In a Music Reports letter dated February 29th, 2016, I, as the publisher of my music, received a Notice of Intention to Obtain a Compulsory License (otherwise known as an NOI) letter.
The name of the licensee is Apple / iTunes.
The name and title of the person responsible for the management of the Licensee is listed as Eddy Cue, Vice President of Internet Services. And it lists the “Phonorecord configuration” as “Digital Phonorecord Deliveries, as set forth in 17, U.S.C, § 115 including, but not limited to, interactive streams and limited downloads.”
Also in this NOI is the “Expected date of initial distribution” as March 10th, 2016. There’s just one catch, all of my music has been on Apple Music since its initial launch last June. And like I noted in the Spotify lawsuit explanation, the law requires streaming companies to obtain a mechanical license at least 30 days prior to inclusion on the service.
Apple Music initially contracted HFA to handle these mechanical licenses and NOIs and as we’ve seen from lawsuits against Spotify (and rumored Tidal, Microsoft, Rhapsody, Google Play and Slacker). But HFA has done an extremely poor job of securing the proper licenses.
Personally, I have never received an NOI from HFA. Because I own the publishing to my songs, like David Lowery (who brought the initial lawsuit against Spotify), I should be receiving NOIs from HFA on behalf of their clients. Those clients include Spotify, Apple Music, Tidal and the rest. Music Reports, HFA’s competitor, handles the licensing administrative services for Amazon and Pandora, among others. I receive NOIs from Music Reports on a regular basis.
But now, it seems with all of the lawsuits being brought against HFA clients for failing to obtain the proper licenses and pay the proper royalties, Apple is taking extra precautions.
They have now enlisted Music Reports IN ADDITION to HFA.
On the bottom of this Music Reports NOI sent on behalf of Apple Music, it states:
Apple / iTunes has entered into a license agreement with the Harry Fox Agency. If you are an HFA affiliated publisher, please excuse this NOI, which has been sent to you purely out of an abundance of caution. Your arrangement with Apple / iTunes through HFA will continue to govern. If you have already informed us that you are an HFA affiliate, you do not need to do so again or notify or send anything to HFA.
This is the first NOI I’ve received on behalf of Apple and they only listed 3 of my 50+ songs I have on Apple Music / iTunes.
Personally, I don’t care as much that Apple (and EVERYONE else) has legally infringed upon my copyrights. They didn’t do it maliciously. Would I like to get paid my mechanical royalties? You bet! But am I going to sue over it. Naw. They contracted HFA to handle this and clearly HFA does not have the resources, knowhow or ability to carry out their duties. Those vilifying Spotify, Tidal, et al are just plain ignorant to the circumstances.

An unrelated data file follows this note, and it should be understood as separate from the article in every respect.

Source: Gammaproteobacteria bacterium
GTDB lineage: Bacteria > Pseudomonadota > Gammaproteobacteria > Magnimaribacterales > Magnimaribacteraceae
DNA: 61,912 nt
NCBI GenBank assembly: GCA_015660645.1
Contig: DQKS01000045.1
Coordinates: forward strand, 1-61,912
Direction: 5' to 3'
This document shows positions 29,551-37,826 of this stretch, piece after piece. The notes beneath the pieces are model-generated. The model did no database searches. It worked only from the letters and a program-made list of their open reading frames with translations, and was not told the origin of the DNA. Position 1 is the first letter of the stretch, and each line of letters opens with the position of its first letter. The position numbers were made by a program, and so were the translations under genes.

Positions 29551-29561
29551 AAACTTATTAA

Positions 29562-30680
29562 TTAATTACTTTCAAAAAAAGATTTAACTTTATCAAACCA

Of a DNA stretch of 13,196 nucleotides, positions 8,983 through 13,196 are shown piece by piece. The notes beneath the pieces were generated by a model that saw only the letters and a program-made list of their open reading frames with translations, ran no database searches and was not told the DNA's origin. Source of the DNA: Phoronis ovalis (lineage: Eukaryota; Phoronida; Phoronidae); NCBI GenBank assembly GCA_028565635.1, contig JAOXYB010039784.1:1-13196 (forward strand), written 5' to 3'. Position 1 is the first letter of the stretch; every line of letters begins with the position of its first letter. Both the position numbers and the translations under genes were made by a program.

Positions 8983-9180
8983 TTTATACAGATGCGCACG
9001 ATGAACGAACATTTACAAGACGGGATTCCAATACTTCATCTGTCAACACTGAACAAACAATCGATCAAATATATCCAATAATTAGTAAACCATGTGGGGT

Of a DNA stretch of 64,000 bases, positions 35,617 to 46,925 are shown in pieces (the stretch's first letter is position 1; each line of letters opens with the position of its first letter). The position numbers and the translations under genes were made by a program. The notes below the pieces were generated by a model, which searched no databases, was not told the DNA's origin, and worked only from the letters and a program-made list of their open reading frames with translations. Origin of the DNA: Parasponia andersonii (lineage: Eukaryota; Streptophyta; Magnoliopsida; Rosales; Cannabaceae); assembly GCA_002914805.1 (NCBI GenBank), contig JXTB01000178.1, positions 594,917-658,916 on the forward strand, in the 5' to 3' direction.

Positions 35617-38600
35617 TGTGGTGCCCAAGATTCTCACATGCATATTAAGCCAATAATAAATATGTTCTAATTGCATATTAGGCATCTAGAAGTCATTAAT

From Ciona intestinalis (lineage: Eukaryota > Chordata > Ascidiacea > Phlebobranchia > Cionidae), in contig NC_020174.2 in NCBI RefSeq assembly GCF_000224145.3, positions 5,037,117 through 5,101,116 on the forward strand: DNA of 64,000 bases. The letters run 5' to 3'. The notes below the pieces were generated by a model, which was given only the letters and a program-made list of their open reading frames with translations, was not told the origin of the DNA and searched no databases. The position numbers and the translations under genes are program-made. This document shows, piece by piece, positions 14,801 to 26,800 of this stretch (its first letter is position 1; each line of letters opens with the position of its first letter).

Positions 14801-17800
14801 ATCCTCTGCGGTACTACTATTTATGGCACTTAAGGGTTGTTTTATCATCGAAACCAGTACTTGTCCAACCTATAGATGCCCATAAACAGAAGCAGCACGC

Unfortunately these laws are extremely antiquated and the copyright system is frankly broken. There is no master database where all of the information exists, so it is nearly impossible for these services to know who every single publisher is of every single song in their database (Apple Music and Spotify each have about 30 million songs on their service).
There is now more music than ever being distributed to a myriad of services by self-released artists who own their publishing (like David Lowery, Yesh Music, myself and literally thousands more). Lowery and Yesh Music sued. I won’t. Yes, the law is on their side. But it’s a dick move.
Dear Apple Music, Spotify, Tidal, Rhapsody and EVERYONE ELSE, want to know how to stop these lawsuits?
Require your distributors to submit publishing information to you alongside the masters. This would solve all of your issues. Give distributors 3 months to provide this information for their existing catalog and anyone who doesn’t, rip their music down from your service.
This would force the indie distribution companies like CD Baby, DistroKid, Symphonic, Tunecore, along with all distributors including The Orchard, Believe, InGrooves Fontana, Caroline, Red and the rest to make their artists/labels simply tell them if they own their publishing or not. And if they don’t, who does? Simple enough. I’ve distributed my music with CD Baby, DistroKid, Tunecore and Loudr and it’s not a tough ask. The new contracts the streaming services strike up with distribution companies can have hold harmless clauses included, relieving all responsibility on the part of the streaming service.
CD Baby and Tunecore have been attempting to solve part of this issue with their own publishing services for their artists who also write their own songs. CD Baby Pro and Tunecore Publishing will collect publishing royalties worldwide and negotiate mechanical licenses on behalf of their artists/songwriters if the artist chooses to opt in for this service. Read my review of them here.
But, as of now, no streaming service requires this information from distributors and no distributor is offering it.
It really isn’t tough to solve this issue. It just takes a bit of cooperation.